US Shoots Down Suspected Chinese Spy Balloon Over Atlantic

The balloon drifted over the US for several days, with China maintaining that it was primarily for meteorological research and had flown off course.

Edward Moyer Senior Editor
Edward Moyer is a senior editor at CNET and a many-year veteran of the writing and editing world. He enjoys taking sentences apart and putting them back together. He also likes making them from scratch. ¶ For nearly a quarter of a century, he's edited and written stories about various aspects of the technology world, from the US National Security Agency's controversial spying techniques to historic NASA space missions to 3D-printed works of fine art. Before that, he wrote about movies, musicians, artists and subcultures.
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Edward Moyer
2 min read
A large balloon in US airspace.

The big balloon was recorded over Montana earlier this week.

Chase Doak; video screenshot by Eric Mack/CNET

The United States shot down on Saturday what it says was a Chinese spy balloon after the object drifted over the US for several days and then sailed out over the Atlantic Ocean.

"This afternoon, at the direction of President Biden, U.S. fighter aircraft assigned to U.S. Northern Command successfully brought down the high altitude surveillance balloon launched by and belonging to the People's Republic of China (PRC) over the water off the coast of South Carolina in U.S. airspace," Secretary of Defense Lloyd J. Austin III said in a statement.

The US military had been tracking the balloon all week, with the Pentagon saying that Biden was first briefed about it Tuesday. The object had been seen over Montana, where several nuclear missile silos are based. While the balloon was over land, the Pentagon had advised against shooting it down over concerns about the danger from falling debris.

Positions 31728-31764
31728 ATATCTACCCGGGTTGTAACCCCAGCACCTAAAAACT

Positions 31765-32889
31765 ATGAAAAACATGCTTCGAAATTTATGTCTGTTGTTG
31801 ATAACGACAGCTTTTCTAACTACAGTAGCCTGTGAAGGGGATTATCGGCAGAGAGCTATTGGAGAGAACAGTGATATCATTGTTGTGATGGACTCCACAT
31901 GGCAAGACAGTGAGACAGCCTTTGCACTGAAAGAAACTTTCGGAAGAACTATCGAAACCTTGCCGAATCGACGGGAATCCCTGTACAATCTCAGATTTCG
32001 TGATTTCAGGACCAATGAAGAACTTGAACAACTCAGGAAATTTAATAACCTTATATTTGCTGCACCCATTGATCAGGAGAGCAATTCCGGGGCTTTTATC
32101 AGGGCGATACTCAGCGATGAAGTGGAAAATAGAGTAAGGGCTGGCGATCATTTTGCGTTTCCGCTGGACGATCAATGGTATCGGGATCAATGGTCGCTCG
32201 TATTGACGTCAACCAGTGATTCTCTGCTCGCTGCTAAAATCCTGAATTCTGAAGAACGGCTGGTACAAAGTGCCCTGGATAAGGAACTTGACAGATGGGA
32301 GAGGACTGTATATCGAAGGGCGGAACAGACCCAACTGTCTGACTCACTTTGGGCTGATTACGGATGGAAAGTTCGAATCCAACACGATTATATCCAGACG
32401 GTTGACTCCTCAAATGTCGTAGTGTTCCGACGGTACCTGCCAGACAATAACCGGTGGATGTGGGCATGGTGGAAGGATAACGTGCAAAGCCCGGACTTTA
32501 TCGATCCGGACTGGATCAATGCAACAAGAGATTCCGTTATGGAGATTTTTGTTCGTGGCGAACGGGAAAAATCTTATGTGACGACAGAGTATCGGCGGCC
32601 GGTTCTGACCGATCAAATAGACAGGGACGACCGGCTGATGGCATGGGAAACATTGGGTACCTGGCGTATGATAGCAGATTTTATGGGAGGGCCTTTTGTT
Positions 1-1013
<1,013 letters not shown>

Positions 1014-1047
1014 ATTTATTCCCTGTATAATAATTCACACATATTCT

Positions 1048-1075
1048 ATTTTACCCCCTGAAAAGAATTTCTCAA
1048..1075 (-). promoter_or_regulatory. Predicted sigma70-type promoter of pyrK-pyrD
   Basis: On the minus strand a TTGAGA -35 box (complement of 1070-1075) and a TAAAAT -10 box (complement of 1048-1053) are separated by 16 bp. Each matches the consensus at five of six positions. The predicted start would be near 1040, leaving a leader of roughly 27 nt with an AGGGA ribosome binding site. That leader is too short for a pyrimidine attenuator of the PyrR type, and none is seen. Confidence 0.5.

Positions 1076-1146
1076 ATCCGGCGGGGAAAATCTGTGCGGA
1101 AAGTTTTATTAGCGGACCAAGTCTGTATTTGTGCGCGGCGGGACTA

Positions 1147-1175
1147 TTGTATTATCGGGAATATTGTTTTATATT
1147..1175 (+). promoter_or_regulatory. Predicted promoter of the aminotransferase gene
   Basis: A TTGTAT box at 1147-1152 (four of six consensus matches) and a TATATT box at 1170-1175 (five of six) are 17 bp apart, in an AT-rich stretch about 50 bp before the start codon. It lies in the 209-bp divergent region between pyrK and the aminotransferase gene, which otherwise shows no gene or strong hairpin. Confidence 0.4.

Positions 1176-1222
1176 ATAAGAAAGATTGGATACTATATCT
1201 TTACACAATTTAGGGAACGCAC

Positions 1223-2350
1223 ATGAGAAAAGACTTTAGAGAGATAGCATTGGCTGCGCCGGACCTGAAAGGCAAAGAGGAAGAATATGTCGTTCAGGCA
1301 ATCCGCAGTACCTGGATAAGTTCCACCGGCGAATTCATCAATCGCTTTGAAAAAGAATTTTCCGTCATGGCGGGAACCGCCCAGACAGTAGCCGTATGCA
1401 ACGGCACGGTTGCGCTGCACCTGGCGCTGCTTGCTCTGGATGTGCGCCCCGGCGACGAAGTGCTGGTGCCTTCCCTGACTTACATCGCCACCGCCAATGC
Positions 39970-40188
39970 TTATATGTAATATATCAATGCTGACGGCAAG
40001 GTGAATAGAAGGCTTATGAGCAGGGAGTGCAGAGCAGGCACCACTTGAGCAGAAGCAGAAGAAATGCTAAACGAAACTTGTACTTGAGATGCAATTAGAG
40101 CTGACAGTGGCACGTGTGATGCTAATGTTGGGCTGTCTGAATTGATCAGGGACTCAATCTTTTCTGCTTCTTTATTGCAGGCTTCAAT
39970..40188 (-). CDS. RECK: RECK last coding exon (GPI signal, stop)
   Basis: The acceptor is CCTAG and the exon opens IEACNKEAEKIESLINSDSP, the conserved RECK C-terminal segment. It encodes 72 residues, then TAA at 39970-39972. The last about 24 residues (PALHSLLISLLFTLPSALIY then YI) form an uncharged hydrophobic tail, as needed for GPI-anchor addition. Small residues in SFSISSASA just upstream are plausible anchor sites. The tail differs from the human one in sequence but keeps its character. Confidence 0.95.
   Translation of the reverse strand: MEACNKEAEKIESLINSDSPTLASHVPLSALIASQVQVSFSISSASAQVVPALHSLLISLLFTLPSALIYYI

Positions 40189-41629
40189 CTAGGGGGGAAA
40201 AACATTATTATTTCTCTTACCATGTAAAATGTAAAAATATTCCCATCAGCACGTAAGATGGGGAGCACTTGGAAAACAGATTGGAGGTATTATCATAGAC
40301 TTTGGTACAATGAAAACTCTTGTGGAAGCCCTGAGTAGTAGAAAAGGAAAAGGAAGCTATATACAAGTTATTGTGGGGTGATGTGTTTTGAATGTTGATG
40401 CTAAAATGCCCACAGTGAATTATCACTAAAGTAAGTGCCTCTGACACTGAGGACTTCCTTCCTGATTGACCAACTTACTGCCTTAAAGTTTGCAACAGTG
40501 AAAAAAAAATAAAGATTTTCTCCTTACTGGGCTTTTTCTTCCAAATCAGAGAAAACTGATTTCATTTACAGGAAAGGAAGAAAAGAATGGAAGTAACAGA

"On Wednesday, President Biden gave his authorization to take down the surveillance balloon as soon as the mission could be accomplished without undue risk to American lives under the balloon's path," Austin said in his statement Saturday.

China said Friday that the balloon was primarily used for meteorological research and that its entry into US airspace wasn't intentional. But US Secretary of State Antony Blinken said the same day that his department was "confident" the balloon was being used for surveillance. Blinken canceled his planned weekend trip to Beijing.

The balloon's destruction is the latest development in rising tensions between the US and China. In October, the Biden administration announced limits on exporting semiconductor technology to China, in a move geared toward slowing the progress of Chinese military programs. And some US lawmakers are pushing to ban popular social media app TikTok, whose parent company is based in China, saying a ban is needed to protect Americans from Chinese spying and propaganda.

An F-22 fighter, turned on its side, screams dramatically away from the camera into an overcast gray-blue sky, its jet engines lit by a fiery orange glow.

An F-22 Raptor during an air show in 2021.

US Department of Defense

A Department of Defense news item posted late Saturday said the balloon was taken down by a AIM-9X Sidewinder missile fired by an F-22 Raptor fighter. When hit, the balloon was at an altitude of between 60,000 and 65,000 feet, and it fell about six miles offshore into roughly 50 feet of water, the Defense Department said. No one was hurt. US Navy and Coast Guard vessels are searching for debris, with no estimate of how long recovery efforts will take.

In a tweet Saturday, Senate Majority Leader Chuck Schumer referenced efforts to retrieve the downed balloon and its payload. "Now we can collect the equipment and analyze the technology used by" China, the New York Democrat tweeted.

Various videos circulated on social media Saturday purporting to show the balloon being shot down: